For my final sequence I decided to move down to the waters edge to see if there were any interesting vantage points. I was looking for some nice rocks to set in the foreground that could be fairly close to the camera. The closeness would help to accentuate the movement of the camera. Even though I was using the slider for the previous two segments, the movement isn’t that drastic looking because there isn’t anything really close to the camera. I wanted to change that so I walked the shoreline until I ended up right at the confluence of the two rivers and found a really nice spot to shoot from with some large rocks right on the shoreline.
Once I had located my final camera position I set up for a 25 minute sequence and let it run. I had to wave off a couple of people that tried to wander in front of my setup but was pretty successful overall. Once the camera had made the full run of the slider, I packed everything up and then made the long, uphill walk back to my car.
Once I got got back home it was time to process everything. I started by moving all of the files from the GoPro SD card onto my external drive. Then I added them to Lightroom for a little processing. I tweaked the exposure and color a little and set the crop to 16×9 to fit the 1080 HD format. One of the reasons I like to use Lightroom for this is that it doesn’t really do anything to the images until I export them, which means that after I fix one I can then select all of the other images in the sequence and sync all of the changes to the entire image set. It’s super-fast and really helps streamline the process. Once all of the images have been synced it’s time to export them to another folder. I set the image size to 1920×1080 and let it rip. The reason I do the export is that I want the Lightroom edits applied and the images resized prior to creating the video sequence.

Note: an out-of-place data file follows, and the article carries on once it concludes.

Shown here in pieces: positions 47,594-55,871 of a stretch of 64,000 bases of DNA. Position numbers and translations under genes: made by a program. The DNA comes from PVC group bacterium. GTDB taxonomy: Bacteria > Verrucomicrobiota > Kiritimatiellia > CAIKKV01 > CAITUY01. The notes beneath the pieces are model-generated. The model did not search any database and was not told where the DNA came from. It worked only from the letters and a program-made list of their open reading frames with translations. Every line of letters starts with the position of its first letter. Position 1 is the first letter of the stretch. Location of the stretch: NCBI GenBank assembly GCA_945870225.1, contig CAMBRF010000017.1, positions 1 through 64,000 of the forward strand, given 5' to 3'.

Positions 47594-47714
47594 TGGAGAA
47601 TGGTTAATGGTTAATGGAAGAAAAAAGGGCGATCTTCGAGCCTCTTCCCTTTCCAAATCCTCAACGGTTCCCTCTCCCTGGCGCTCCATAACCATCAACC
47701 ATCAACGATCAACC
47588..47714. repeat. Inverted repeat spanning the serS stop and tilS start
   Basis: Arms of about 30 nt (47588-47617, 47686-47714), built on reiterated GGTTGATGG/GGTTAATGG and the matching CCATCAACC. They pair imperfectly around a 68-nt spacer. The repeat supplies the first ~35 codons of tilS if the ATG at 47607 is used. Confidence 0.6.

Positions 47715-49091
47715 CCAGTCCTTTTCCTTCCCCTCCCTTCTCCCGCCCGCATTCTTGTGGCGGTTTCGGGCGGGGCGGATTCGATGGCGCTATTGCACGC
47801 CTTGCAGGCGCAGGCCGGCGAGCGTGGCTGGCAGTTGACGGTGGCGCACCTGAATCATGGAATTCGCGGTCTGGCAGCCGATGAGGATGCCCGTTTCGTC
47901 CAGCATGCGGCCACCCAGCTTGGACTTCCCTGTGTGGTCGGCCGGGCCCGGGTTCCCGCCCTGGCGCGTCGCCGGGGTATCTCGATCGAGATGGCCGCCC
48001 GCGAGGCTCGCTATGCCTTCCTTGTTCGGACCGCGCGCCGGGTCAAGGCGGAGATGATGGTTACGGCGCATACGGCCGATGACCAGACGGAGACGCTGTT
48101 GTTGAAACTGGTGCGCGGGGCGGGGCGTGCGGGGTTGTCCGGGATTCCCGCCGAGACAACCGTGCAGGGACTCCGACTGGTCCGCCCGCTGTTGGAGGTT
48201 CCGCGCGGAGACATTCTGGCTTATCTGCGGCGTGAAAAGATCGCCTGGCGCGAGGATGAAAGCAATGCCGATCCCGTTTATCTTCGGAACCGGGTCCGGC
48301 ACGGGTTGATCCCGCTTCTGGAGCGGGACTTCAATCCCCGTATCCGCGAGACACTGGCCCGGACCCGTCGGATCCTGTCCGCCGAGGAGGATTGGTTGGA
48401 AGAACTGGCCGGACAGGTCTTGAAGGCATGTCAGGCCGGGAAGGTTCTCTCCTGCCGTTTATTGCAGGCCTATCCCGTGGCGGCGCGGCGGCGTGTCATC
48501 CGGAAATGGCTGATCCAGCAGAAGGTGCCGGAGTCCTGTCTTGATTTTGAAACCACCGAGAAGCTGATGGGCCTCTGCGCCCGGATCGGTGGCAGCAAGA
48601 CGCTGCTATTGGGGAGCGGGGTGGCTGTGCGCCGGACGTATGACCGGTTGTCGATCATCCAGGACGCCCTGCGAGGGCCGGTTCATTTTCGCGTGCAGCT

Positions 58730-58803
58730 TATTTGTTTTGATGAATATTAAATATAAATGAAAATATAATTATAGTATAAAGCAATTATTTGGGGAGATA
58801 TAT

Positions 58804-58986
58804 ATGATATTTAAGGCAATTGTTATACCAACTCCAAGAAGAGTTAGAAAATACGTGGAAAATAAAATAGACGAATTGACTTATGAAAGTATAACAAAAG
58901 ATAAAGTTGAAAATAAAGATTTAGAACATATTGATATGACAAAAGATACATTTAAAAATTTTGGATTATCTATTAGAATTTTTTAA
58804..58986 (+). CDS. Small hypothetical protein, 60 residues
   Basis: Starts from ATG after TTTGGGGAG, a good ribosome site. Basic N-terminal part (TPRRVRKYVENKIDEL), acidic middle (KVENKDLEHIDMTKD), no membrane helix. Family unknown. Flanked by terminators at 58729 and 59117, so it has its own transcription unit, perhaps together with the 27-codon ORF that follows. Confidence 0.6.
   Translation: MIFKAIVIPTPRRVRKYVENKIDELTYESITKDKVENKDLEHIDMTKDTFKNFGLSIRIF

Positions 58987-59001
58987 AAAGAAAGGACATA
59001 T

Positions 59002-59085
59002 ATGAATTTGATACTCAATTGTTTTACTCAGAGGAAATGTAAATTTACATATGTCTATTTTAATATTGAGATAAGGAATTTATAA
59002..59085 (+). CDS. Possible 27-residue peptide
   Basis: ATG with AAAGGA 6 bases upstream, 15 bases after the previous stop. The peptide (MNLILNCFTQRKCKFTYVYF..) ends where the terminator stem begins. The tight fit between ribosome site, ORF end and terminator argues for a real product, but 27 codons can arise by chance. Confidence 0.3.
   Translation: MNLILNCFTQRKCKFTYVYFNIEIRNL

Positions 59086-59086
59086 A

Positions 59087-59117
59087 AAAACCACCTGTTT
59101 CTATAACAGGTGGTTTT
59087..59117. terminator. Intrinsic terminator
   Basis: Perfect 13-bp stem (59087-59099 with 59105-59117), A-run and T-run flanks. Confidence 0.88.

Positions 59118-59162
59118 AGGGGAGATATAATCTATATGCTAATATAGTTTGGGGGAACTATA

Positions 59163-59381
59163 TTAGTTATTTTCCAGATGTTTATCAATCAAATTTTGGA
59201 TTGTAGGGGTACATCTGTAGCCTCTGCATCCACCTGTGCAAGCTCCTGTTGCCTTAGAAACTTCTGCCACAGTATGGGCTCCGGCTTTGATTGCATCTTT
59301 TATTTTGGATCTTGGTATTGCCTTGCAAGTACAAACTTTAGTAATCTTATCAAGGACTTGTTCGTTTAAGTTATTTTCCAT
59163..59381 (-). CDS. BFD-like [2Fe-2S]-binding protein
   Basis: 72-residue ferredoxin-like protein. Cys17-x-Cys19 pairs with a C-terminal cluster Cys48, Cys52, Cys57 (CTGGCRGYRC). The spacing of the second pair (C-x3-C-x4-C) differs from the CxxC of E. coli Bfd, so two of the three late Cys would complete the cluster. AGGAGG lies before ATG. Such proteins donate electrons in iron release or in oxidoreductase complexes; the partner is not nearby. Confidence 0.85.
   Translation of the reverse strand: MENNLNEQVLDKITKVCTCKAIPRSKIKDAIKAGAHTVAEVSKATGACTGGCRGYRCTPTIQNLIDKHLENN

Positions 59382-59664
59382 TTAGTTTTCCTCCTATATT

After Lightroom finishes the export it’s time for some video editing. The first step is to import the images as a sequence. This is really easy to do in Premiere Pro CS6. All that’s required is to create a new project and then right-click in the project window and select Import… from the pop-up menu.
When the import dialog opens, navigate to the folder where the image sequence is, click on an image and click in the Image Sequence checkbox. This tells Premiere that you are importing a series of images that need to be used as a video clip. That’s all there is to it. Technical Note – Your images have to be in a numbered sequence so when you export them in Lightroom you must either use the original file names or use a Custom Name – Sequence option for renaming the files during the export process.
From there it’s just a matter of dropping the clip on the timeline, adding some transitions, a couple of titles, a little music track, and bam – you have a finished timelapse video. Oh, for the music track I go to Free Play Music and locate an instrumental track that is about the right length for the video. They have thousands of music tracks to choose from and you can use them for free on YouTube projects. They also have licensing plans if you want to use them for some other purpose. It has quickly become my favorite music site for personal projects like this.
Now that I have told you the whole creation story, it’s time to check out the very short fruits of my labor. If you have any other questions about the gear I used or the processing, please drop me a comment. Oh, and if you are one of my upcoming photowalkers, please stay tuned for a message from me concerning important information about our photowalk.